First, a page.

"The first thing you learn is respect. Your opponent across the other side of the mat, the Octagon, he is the most important person in that moment for you, because that's the person who makes you compete, who gives you the pleasure to entertain people, but I see martial arts not just from an entertainment side. I see it as a sport and as a sport, like in NBA, NFL we have a code of conduct and that's something that the UFC, we need to start having that. I think he really didn't have any conduct on this fight. He acted inappropriately and it wasn't the first time, so I hope this will be the last time that he does."

Those are the post-fight thoughts of Vitor Belfort on Anderson Silva’s ring generalship, this past weekend.

Although the words are not a stinging rebuke and could well be scoffed at by Silva fans and “Phenom” haters alike, Vitor Belfort’s words may well carry weight in another area and echo the sentiments of “The Spider’s” fans, even if they were not intended to do so.

Belfort sees Silva’s actions in the Octagon as disrespecting his opponent.

I respectfully disagree and I do so, because I think Vitor is using the word "respect" in the wrong context.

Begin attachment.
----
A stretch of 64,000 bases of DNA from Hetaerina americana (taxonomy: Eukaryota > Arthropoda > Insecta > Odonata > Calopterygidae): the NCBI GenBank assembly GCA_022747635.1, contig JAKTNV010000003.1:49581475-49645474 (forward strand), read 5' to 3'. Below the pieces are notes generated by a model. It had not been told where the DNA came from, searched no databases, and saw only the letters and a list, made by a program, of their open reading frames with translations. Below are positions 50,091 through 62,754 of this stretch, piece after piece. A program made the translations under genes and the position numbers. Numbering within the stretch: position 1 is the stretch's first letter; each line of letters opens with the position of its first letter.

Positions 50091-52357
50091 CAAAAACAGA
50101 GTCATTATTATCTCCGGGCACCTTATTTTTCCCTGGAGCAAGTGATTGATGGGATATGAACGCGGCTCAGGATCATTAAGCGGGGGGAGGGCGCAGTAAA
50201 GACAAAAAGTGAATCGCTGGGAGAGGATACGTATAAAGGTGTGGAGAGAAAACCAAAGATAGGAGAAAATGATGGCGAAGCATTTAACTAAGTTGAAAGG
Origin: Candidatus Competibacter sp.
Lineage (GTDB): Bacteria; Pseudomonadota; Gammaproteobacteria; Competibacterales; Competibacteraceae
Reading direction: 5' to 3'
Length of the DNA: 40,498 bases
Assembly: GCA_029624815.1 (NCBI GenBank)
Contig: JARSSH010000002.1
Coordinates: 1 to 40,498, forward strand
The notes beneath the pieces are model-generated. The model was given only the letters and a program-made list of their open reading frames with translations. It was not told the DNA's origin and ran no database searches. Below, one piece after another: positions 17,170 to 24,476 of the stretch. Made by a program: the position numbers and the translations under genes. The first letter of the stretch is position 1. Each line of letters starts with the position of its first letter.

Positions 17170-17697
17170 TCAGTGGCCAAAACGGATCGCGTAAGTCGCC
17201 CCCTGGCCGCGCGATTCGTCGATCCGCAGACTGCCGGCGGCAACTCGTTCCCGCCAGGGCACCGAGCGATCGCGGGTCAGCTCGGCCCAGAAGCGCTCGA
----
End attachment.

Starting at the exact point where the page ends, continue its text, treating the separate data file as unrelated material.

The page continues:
A fight is not a dojo honor match and once the gloves have been touched or not touched and the fight starts, respect should be thrown out the door. All who doubt, I proffer Hughes / GSP (UFC 50, 2004) as an example of what I mean.  

There is no place for respect in a fight other than the fact that your opponent might beat you.

The lack of respect that Silva demonstrated on Saturday night was one of a complete lack of it for a world class fighter being able to catch him.

As Chael Sonnen commented on “Fuel TV”:

“You cannot be cocky and stick to the basic at the same time. You can't be arrogant and keep your hands up at the same time. A 38-year-old man is not going to out speed a 29-year-old."

That in a nutshell sums it up. The Spider went out there and played a game of chicken with his hands down and he got caught.

It is this lack of respect, of fighting with his hands down and not the taunting of Weidman, that was the “real” disrespect and what has drawn the (legitimate) criticism and even from Silva’s own fans. In many of their opinions, it’s even become the (unofficial) “excuse” for the loss.

To the taunting itself and even his “chicken dance”, these are tactics to Anderson and always have been. They are his bread and butter and the tools that have wowed fans for years. He simply got carried away with them and not in an insulting way to Weidman, but rather a "fighting stupid" way  and for his own protection.

In the end, the real disrespect that Silva showed on Saturday night was to himself, his chin and his belt and Chris Weidman couldn’t have been insulted by it, because he was the benefactor of it.